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Categorizing Professionals’ Perspectives on Environmental Communication with Implications for Graduate Education

Karen L. Akerlof, Taryn Bromser-Kloeden, Kristin Timm, Katherine E. Rowan, James L. Olds, Chris Clarke, Elizabeth Ban Rohring, Emily Therese Cloyd, K. Curran, Elizabeth C. Duesterhoeft, Mahmud Farooque, Erica Goldman, Lisa Gring-Pemble, Stephanie E. Hampton, Sojung Claire Kim, John Kotcher, Darren Milligan, Carlos L. Muñoz Brenes, Cynthia Sandoval, Dann Sklarew, Cynthia Smith, Elizabeth Suhay, David Tomblin, Crystal Upperman, Andrew Wingfield, Xiaoquan Zhao

Environmental Communication: A Journal of Nature and Culture, 1-18

January 08, 2021

The study of environmental communication originated as a diverse multidisciplinary field encompassing a wide array of communicator perspectives. However, as the field evolved, mass media and journalism became its perceived scholarly focus. As a result, environmental communication processes may be less well-understood across other settings, such as scientific and research institutions, non-governmental organizations, and federal agencies. To understand how communicators describe their goals, ethics, and strategies within these contexts, we conducted a three-part study of researchers and practitioners working on environmental issues in the Washington, DC, region between October 2019 and January 2020. Employing Q methodology, we identified four distinct perspectives: capacity-builders, translators, policy and decision-supporters, and cultural changemakers. Each of these perspectives is associated with a different range of goals, ethics, and strategic approaches. We describe graduate educational competencies for each of the perspectives and discuss implications for the design of communication research to meet practitioners’ needs.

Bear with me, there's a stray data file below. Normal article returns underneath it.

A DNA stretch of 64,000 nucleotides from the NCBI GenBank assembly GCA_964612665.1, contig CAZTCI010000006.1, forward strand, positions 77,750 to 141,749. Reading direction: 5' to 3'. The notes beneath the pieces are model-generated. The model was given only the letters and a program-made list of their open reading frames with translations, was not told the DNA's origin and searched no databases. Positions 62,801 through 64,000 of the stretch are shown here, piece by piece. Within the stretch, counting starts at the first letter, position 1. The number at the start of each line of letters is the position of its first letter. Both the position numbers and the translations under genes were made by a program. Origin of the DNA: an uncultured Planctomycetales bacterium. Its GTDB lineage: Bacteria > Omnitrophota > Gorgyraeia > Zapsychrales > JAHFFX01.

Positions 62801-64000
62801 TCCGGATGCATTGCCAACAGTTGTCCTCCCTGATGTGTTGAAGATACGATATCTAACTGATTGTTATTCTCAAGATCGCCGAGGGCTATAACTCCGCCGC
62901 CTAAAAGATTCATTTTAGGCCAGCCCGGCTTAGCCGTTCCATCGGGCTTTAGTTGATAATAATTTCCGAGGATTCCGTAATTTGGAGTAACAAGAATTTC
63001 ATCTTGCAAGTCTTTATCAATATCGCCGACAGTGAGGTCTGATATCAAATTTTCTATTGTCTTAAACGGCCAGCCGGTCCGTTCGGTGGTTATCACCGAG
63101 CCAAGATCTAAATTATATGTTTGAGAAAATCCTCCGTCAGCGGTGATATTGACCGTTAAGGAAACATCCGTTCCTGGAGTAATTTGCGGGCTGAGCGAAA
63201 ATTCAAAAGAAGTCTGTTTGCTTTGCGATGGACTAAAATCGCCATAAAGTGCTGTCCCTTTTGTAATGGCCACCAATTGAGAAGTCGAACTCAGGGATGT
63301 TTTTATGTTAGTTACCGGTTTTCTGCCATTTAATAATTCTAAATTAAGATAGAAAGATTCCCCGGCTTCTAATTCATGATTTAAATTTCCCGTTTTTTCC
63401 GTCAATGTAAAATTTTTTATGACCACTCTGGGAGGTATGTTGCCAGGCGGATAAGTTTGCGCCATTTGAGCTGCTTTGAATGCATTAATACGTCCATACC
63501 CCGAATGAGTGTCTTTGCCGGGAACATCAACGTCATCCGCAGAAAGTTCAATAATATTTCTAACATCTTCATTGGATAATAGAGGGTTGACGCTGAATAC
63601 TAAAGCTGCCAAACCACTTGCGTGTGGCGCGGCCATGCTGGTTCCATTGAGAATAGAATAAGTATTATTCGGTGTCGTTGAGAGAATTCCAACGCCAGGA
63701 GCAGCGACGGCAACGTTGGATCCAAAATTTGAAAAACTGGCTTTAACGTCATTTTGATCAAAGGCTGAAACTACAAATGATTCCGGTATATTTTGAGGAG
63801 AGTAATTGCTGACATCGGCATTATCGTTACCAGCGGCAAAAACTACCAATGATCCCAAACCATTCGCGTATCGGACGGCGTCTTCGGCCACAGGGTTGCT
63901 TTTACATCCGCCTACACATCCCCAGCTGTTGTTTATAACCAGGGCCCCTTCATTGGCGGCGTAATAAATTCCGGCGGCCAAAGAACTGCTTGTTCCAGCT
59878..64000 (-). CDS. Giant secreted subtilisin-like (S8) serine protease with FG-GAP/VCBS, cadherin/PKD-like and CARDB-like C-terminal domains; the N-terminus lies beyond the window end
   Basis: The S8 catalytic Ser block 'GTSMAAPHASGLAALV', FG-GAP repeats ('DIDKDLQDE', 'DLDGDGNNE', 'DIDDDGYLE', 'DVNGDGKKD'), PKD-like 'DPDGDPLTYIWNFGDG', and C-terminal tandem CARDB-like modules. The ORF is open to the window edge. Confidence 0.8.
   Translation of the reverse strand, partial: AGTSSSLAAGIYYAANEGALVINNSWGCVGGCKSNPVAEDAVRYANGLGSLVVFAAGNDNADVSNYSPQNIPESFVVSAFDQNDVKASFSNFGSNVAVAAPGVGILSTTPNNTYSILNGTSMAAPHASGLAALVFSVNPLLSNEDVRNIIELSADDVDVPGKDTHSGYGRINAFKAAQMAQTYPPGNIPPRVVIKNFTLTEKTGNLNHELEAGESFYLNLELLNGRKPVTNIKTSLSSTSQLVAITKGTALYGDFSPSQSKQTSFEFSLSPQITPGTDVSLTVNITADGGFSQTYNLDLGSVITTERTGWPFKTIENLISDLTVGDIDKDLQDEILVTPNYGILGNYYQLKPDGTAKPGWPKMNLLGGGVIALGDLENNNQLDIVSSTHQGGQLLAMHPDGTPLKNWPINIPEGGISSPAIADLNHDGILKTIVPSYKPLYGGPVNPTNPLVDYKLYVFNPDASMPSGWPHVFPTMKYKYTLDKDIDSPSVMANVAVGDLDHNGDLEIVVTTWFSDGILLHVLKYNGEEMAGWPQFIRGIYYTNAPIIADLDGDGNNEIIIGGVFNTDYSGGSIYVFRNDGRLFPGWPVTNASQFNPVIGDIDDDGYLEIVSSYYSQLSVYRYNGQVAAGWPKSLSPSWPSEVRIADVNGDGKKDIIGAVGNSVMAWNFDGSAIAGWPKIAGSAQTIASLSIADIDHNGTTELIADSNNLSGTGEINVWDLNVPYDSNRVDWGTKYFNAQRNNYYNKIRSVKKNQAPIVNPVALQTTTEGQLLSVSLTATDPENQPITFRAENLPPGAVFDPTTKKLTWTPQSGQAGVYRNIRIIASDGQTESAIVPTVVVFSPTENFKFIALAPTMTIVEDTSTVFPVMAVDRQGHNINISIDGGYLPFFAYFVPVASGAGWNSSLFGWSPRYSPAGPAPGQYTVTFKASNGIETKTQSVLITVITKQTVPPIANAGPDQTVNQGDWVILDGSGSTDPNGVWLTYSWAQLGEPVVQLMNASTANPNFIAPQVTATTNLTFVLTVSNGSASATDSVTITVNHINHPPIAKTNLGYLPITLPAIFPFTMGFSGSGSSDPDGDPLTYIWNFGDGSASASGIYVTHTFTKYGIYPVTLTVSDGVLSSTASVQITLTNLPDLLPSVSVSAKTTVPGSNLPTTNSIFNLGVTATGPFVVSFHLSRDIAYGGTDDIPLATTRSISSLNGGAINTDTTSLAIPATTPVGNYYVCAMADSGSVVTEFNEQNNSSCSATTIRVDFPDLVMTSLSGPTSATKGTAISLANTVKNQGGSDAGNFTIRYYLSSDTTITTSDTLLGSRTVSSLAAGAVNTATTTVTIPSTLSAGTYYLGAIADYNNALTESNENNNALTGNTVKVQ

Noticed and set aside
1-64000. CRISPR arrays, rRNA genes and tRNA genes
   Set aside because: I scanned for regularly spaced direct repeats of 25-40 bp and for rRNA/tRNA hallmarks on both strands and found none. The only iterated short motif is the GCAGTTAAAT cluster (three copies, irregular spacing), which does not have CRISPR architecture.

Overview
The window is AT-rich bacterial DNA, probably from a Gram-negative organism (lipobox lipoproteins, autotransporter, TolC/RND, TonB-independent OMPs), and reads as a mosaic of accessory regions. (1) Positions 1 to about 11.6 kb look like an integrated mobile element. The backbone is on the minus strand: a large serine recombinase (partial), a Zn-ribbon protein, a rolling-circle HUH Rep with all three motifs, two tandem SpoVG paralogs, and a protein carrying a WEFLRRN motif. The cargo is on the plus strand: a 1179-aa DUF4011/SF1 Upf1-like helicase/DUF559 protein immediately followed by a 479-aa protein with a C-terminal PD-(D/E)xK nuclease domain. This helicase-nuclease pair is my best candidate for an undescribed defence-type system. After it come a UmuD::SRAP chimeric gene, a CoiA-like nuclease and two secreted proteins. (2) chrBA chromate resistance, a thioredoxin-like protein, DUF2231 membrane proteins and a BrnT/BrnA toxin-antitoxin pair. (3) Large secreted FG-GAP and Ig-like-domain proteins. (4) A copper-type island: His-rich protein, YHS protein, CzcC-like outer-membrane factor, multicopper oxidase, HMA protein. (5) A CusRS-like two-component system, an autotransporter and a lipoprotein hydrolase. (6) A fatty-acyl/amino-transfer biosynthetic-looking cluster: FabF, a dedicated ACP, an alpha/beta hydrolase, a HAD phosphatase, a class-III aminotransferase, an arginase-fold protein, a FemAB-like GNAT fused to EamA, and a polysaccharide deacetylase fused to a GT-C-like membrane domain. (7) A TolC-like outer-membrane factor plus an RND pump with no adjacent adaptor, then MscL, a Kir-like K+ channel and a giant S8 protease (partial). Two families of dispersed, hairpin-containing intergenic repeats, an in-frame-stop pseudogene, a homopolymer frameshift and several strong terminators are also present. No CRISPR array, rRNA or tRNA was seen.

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CITATION

Akerlof, K. L., Bromser-Kloeden, T., Timm, K., Rowan, K. E., Olds, J. L., Clarke, C., … Zhao, X. (2021). Categorizing Professionals’ Perspectives on Environmental Communication with Implications for Graduate Education. Environmental Communication, 1–18. doi:10.1080/17524032.2020.1862890

 

 

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